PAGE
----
This is really an excellent system. Strikes the perfect balance between crunchy, detailed rules and light narrative gameplay. The combat is great fun; it's a great tactical experience while still managing to flow very fast, keeping the action going with minimal page flipping and math. Unless you REALLY like complicated, simulationist gameplay, this is probably the mecha system for you.

Character and mecha design is a breeze, and makes GMing require much less prep time than you'd be used to from other systems.

The art and graphic design elements are somewhat lacking, but for a 3000 dollar Kickstarter project, it's perfectly adequate, especially considering that money is also funding an upcoming expansion.



Rating:
[5 of 5 Stars!]
Battle Century G
Publisher: Gimmick Man
by Mega A. [Verified Purchaser]
Date Added: 09/20/2015 12:46:02

Really great book.

Well designed rules and mechanics are intuitive but the tactical combat has real depth. Perfect balance between crunch and simplicity. Character and enemy creation system is quick and efficient. The system is very well balanced too.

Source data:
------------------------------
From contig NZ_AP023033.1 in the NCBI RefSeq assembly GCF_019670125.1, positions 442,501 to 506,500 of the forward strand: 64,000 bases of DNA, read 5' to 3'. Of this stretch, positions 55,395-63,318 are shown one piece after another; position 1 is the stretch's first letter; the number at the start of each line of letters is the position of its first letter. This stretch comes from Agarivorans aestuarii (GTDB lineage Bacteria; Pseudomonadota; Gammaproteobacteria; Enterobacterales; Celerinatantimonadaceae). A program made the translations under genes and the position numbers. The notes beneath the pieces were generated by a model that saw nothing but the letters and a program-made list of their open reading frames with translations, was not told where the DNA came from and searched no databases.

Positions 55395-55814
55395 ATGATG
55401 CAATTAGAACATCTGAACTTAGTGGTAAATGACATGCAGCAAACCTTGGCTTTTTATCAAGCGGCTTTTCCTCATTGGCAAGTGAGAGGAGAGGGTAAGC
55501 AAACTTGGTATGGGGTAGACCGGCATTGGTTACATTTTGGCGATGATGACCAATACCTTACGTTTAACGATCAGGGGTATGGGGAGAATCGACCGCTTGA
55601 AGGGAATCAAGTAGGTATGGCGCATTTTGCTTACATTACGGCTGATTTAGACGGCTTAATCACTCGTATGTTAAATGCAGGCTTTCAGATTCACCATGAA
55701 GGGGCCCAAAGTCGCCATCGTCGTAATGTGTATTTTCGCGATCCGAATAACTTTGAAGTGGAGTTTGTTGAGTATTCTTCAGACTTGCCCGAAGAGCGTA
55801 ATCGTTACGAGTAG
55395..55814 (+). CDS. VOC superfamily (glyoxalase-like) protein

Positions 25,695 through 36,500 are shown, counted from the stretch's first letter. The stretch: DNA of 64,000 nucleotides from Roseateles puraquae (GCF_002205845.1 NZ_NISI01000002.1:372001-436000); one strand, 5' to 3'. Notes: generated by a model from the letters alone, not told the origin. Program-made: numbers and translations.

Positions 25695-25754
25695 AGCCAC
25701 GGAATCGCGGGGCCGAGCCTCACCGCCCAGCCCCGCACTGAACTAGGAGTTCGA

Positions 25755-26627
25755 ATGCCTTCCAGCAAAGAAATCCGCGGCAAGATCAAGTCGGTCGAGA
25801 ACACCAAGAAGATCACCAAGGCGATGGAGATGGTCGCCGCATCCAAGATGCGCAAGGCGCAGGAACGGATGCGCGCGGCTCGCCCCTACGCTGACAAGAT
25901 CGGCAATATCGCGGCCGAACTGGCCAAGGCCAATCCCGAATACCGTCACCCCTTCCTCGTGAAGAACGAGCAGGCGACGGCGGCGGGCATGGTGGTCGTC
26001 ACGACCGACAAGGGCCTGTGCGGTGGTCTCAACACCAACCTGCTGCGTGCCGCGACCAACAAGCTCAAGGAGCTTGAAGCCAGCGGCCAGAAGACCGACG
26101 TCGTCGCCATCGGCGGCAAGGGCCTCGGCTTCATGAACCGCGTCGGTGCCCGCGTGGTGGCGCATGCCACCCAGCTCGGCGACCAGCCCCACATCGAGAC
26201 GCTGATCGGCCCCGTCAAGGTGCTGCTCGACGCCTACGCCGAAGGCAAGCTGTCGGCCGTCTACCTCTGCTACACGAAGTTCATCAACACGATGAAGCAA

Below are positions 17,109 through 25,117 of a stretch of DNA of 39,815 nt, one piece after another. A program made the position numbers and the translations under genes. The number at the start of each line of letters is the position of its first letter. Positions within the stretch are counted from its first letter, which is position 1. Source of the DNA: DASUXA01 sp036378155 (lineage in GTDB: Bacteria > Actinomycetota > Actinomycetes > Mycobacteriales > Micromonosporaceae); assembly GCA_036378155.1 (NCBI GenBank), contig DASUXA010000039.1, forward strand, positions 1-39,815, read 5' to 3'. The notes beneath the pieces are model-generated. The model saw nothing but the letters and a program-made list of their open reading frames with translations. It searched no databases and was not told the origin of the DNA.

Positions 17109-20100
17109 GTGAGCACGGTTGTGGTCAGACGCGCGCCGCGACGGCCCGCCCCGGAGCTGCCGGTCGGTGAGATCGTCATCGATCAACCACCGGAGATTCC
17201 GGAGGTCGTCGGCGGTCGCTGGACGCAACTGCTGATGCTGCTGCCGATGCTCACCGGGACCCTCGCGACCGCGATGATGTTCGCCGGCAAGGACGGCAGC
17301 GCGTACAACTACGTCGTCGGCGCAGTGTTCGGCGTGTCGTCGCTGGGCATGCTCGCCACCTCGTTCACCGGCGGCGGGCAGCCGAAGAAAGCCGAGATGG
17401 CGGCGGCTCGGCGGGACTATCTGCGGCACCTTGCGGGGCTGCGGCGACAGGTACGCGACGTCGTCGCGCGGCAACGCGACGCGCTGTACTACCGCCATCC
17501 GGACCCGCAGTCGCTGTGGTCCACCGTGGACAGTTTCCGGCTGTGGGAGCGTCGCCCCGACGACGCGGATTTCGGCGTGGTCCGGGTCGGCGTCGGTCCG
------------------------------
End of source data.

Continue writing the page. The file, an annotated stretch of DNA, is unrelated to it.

You can see the system was written with mechs in mind. There are fun fluff descriptions for everything and it just oozes style. It's really fun to read. Genre powers are super fun to use and emulate the awesome moments from the shows extremely well.

The system was written with mechs in mind but it works very well for other superpower anime settings too. Just a bit of reskinning and you can run a magical girl, persona or accel world game or many others. Rules are flexible and easy to adapt to many settings.

Apart from the rules the book has a big section with description of not one but 3 different settings and lots of advice on how to run games in different styles. And of course you have stats and descriptions for a bunch of enemies and allies.

Only flaw is not so high production values but it's a indie release so you can't expect a super big budget for art. The content is really exceptional though.

By far the best mecha system I've ever seen. (and I've seen a lot)



Rating:
[5 of 5 Stars!]